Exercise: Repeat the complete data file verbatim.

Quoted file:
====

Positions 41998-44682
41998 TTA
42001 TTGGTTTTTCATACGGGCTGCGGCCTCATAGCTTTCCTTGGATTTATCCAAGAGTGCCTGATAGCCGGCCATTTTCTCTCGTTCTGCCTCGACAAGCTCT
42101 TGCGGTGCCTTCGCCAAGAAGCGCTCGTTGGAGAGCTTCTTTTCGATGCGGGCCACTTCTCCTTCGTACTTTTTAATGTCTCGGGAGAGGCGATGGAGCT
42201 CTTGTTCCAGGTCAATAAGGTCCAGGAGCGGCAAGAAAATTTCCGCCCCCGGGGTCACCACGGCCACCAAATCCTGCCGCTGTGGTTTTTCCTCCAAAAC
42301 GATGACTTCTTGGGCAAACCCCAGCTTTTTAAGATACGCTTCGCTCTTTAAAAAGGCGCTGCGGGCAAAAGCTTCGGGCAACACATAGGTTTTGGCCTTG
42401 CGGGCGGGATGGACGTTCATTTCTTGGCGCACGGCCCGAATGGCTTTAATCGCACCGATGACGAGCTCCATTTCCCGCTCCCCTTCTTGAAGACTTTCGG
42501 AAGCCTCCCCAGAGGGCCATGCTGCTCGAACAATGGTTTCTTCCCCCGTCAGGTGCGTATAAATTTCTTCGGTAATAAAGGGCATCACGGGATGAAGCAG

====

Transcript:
Positions 41998-44682
41998 TTA
42001 TTGGTTTTTCATACGGGCTGCGGCCTCATAGCTTTCCTTGGATTTATCCAAGAGTGCCTGATAGCCGGCCATTTTCTCTCGTTCTGCCTCGACAAGCTCT
42101 TGCGGTGCCTTCGCCAAGAAGCGCTCGTTGGAGAGCTTCTTTTCGATGCGGGCCACTTCTCCTTCGTACTTTTTAATGTCTCGGGAGAGGCGATGGAGCT
42201 CTTGTTCCAGGTCAATAAGGTCCAGGAGCGGCAAGAAAATTTCCGCCCCCGGGGTCACCACGGCCACCAAATCCTGCCGCTGTGGTTTTTCCTCCAAAAC
42301 GATGACTTCTTGGGCAAACCCCAGCTTTTTAAGATACGCTTCGCTCTTTAAAAAGGCGCTGCGGGCAAAAGCTTCGGGCAACACATAGGTTTTGGCCTTG
42401 CGGGCGGGATGGACGTTCATTTCTTGGCGCACGGCCCGAATGGCTTTAATCGCACCGATGACGAGCTCCATTTCCCGCTCCCCTTCTTGAAGACTTTCGG
42501 AAGCCTCCCCAGAGGGCCATGCTGCTCGAACAATGGTTTCTTCCCCCGTCAGGTGCGTATAAATTTCTTCGGTAATAAAGGGCATCACGGGATGAAGCAG